Dwarf-type bermudagrass (Cynodon dactylon Pers. × C. transvaalensis Burtt-Davy) putting greens tolerate long-term mowing heights of 3.2 mm but require heavy nitrogen (N) fertilizations that increase ball roll resistance. Applying a plant growth regulator, such as trinexapac-ethyl (TE), could reduce uneven shoot growth from high N fertility and improve putting green ball roll distances. Field experiments were conducted from April to August 2003 and 2004 in Clemson, SC to investigate effects of ammonium nitrate applied at 6, 12, 18, or 24 kg N/ha per week with TE applied at 0 or 0.05 kg a.i. per ha every 3 weeks on `TifEagle' bermudagrass ball roll distances (BRD). BRD were measured weekly with a 38-cm stimpmeter in the morning (900 to 1100 hr) and evening (>1700 hr) beginning 1 wk after initial TE treatments. Interactions were not detected among N, TE, or time of day. TE increased BRD about 15% from non-TE treated. BRD was reduced with increased N rate and from am to pm; however, bermudagrass treated with TE averaged 10% longer PM BRD than am distances of non-TE treated. Overall, increased N fertility and diurnal shoot growth may reduce BRD but TE will be an effective tool for mitigating these effects on bermudagrass putting greens. Chemical name used: [4-(cyclopropyl-[α]-hydroxymethylene)-3,5-dioxo-cyclohexane carboxylic acid ethyl ester] (trinexapac-ethyl).
Mark D. Hamilton, Frank J. Cruz, and James McConnell
The performance and leaching behavior of six nitrogen fertilizers on bermuda grass were studied under humid tropical conditions. The grass was established in 20 × 36 cm pots filled with 8 cm pea gravel and 28 cm of silica sand. Ammonium nitrate was applied to the turf at monthly rates between 0.25 and 6 lb/1000ft2. Performance was gauged by clipping dry weights, image analysis for greeness, and visual ratings. Leachates were checked for nitrate levels. A rate of 2 lbs/1000ft2 produced quality turf while yielding a minimum of nitrate leaching. Rates of 6 and 4 lb./1000ft2/mo. resulted in the highest readings without an increase in quality. Rates less than 2lb/1000ft2 had leachate nitrate less than 9 ppm but produced turf of unacceptable quality.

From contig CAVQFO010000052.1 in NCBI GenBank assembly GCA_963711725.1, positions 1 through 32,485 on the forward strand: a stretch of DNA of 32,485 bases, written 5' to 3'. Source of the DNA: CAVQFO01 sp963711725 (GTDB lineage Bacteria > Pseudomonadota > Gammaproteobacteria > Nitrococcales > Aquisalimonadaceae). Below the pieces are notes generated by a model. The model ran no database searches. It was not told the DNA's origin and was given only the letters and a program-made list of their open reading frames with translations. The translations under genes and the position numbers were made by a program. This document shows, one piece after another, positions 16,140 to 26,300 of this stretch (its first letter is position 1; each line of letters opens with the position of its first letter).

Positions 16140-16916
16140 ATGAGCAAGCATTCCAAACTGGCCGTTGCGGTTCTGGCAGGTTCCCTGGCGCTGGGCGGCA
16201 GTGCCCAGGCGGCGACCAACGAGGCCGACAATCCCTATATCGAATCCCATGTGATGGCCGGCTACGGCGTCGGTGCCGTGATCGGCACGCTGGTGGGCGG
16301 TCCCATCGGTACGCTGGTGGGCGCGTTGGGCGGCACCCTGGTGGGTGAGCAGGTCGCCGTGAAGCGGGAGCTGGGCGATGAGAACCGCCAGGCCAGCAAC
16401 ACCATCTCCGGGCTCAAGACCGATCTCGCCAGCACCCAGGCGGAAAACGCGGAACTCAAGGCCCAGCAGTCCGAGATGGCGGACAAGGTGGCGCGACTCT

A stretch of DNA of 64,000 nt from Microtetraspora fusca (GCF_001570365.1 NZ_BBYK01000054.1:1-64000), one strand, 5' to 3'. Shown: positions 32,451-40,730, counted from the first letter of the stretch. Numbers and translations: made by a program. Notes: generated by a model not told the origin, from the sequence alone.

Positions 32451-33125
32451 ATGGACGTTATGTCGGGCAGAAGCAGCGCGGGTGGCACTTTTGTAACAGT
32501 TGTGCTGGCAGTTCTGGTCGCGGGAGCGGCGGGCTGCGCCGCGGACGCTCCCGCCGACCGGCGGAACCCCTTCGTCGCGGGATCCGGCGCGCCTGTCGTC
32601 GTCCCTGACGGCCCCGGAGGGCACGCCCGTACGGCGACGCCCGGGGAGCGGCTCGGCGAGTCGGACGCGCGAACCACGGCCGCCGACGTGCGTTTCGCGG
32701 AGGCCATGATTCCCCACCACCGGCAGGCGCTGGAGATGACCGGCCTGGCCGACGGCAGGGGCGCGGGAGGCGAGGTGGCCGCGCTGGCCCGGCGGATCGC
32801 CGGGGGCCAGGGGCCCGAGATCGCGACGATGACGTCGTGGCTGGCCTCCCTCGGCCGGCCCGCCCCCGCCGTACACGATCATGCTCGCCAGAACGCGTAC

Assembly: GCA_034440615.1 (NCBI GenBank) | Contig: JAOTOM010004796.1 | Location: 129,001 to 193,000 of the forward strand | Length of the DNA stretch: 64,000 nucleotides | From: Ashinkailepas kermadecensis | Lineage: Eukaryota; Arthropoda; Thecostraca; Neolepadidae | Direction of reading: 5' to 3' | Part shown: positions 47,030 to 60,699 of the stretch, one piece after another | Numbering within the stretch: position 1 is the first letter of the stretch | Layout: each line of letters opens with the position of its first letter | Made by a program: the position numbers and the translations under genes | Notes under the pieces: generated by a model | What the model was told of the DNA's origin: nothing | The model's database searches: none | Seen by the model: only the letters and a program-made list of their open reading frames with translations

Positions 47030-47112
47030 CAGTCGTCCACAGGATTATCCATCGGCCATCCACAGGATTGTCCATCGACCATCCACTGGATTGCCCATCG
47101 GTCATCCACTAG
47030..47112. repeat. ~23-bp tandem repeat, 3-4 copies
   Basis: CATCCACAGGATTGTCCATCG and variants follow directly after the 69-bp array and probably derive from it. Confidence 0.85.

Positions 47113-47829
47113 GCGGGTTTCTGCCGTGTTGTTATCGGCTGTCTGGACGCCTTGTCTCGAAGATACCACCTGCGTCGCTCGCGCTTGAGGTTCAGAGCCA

Nutralene, Nitroform, sulfur coated urea, IBDU, and AN were applied at a rate of 2 lb./1000ft/mo. The slow-release forms were applied as a 3 month dose. Performance was determined as above and nitrate leaching was monitored by weekly collections. Nutralene, SCU and Nitroform had peak nitrate levels 2 weeks after application, IBDU had peak nitrate levels after 4 weeks. Turf quality diminished at 6 weeks.
Curt R. Rom, R.A. Allen, K. Kupperman, and J. Naraguma
Three studies were established to compare spring (S) vs. autumn (F) N fertilizer applications on apple tree performance. The studies used newly planted trees, 4-yr-old trees, and 8-yr-old trees, fertilized with either ammonium nitrate or urea at 2 weeks after harvest (F) or at bud break (S). In the first 3 years growth in a newly planted orchard, time of fertilizer did not significantly affect tree height or TCSA. In the first cropping year, F fertilized trees had the greatest flower cluster number and bloom density but similar % set and yield compared to S fertilized trees. F fertilized trees in mature orchards studies tended to be shorter and have smaller TCSA increment after 3 yrs. Treatments did not affect bloom density, % set or total yield although spring fertilized trees had a greater % drop. Although spur leaves of F fertilized trees had greater N content at bloom, shoot leaves typically had lower N and Mn, and higher P, K, and Ca at 90 days after bloom compared to S treatment trees.
Theresa Bosma, John Dole, and Niels Maness